Being the optimist that I am, I’m looking forward to a sunny and mild Mother’s Day on this Sunday, May the 12th. Mother’s are so important in our personal lives and in the life of our communities. They give an unconditional love that ideally provides their children with a solid foundation of confidence and self-esteem from which they can launch into their own lives and grow up into solid citizens. Without a doubt, our mothers are unsung heroes.
My own mother passed away when I was only 17 years old. Yet, in my short time with her, she influenced me in many positive ways; and I am so thankful to her. I was blessed then to have been brought up by three women in my life; my Mother, my Grandmother and my Aunt. I owe so much to these great women. I will never be able to repay them other than to practice those life skills that they imparted to me.
In my work here at Wayne Township I am always impressed by the fact that no matter how difficult the life situation is for many of our clients, the mothers, young and old, that come through our office always seem to have the welfare of their children as their top priority. Of course, I see that with fathers as well, but more on that next month!
So I think that it is fitting that we have a holiday celebrating all of the mothers and mother figures in our lives. I’ve done a little research and learned that the woman who was the most influential in establishing Mother’s Day was Anna Jarvis. She was the daughter of Ann Jarvis, who in 1868 worked to establish Mother’s Friendship Day to reunite families that had been divided during the Civil War. Ann Jarvis, originally from Grafton, West Virginia, had wanted to expand Mother’s Friendship Day into an annual memorial for mothers, but she died in 1905 before the celebration became popular.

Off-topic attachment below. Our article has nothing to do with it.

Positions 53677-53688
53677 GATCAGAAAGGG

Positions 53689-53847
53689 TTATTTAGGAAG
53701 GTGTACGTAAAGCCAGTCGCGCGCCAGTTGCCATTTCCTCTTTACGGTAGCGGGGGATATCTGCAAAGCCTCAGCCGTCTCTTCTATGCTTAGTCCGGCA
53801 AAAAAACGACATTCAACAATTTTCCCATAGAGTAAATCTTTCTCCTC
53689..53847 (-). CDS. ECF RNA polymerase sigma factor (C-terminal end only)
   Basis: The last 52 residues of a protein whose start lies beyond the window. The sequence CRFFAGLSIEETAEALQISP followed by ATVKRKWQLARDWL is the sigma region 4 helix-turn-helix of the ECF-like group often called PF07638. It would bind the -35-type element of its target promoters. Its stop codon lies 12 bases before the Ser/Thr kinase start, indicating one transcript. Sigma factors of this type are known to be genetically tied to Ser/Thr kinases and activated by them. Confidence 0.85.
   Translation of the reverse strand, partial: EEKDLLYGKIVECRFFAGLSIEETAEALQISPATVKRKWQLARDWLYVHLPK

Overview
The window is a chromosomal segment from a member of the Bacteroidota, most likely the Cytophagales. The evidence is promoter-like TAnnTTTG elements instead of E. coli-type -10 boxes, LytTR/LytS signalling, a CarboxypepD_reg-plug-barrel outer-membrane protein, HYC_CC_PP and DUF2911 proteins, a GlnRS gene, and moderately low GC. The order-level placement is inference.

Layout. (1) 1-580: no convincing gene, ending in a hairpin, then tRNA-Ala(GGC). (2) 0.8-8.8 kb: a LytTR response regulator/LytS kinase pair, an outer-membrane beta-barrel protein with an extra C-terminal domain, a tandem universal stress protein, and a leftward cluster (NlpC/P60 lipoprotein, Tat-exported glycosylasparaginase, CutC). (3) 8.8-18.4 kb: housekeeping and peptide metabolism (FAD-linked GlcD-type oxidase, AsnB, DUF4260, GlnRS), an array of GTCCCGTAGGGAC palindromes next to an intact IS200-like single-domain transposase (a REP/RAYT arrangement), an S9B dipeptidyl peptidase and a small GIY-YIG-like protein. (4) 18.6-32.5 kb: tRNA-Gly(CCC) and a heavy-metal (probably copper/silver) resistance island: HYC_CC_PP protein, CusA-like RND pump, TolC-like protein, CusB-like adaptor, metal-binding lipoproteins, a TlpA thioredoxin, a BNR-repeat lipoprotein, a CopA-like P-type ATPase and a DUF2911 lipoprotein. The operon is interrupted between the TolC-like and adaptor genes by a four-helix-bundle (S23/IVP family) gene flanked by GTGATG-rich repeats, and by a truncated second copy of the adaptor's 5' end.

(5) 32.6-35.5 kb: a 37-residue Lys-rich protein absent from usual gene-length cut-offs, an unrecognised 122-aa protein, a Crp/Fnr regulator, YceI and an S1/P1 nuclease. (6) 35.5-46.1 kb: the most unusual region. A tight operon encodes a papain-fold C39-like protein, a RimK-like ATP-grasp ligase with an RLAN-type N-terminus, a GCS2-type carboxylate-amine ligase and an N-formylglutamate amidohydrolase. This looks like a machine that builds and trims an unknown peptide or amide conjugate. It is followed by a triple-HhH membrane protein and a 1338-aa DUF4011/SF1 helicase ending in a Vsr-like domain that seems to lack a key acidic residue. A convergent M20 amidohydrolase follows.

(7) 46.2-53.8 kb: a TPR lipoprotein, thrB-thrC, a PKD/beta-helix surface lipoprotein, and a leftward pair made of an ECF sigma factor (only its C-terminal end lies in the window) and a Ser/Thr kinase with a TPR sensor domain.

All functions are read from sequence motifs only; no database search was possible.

Anna Jarvis, who had moved to Philadelphia, took over her Mother’s cause. A small service was conducted on May 12, 1907, in her Mother’s church, Andrew’s Methodist Episcopal in Grafton, and the first official service was in the same church the next year on May 10. Mother’s Day was declared as a holiday by West Virginia in 1910 and other states quickly followed.
In May of 1914, the U.S. Congress designated the second Sunday in May as Mother’s Day; and on May 9, 1914, President Woodrow Wilson issued a Proclamation declaring the first national Mother’s Day. The Grafton Church, where the first celebration was conducted, no longer operates as a church and now has become the International Mother’s Day Shrine and a National Historic Landmark.
Later in her life, Anna Jarvis became disillusioned with how commercial Mother’s Day had become. In her opinion, what had started as a religious service to honor mothers had devolved into a commercial holiday.
Today we celebrate Mother’s Day with cards, gifts and sometimes by taking our Mothers out to lunch or dinner. I know those of you whose mothers are still living will remember on Mother’s Day to thank them for their guidance and help. And, if your mother has passed on like mine, I know you will remember her in your thoughts and prayers.
I want to take this opportunity to wish all mothers and mother figures a very happy Mother’s Day. And, I want to thank all the unsung heroes for the contributions they make everyday to better our lives and our community.
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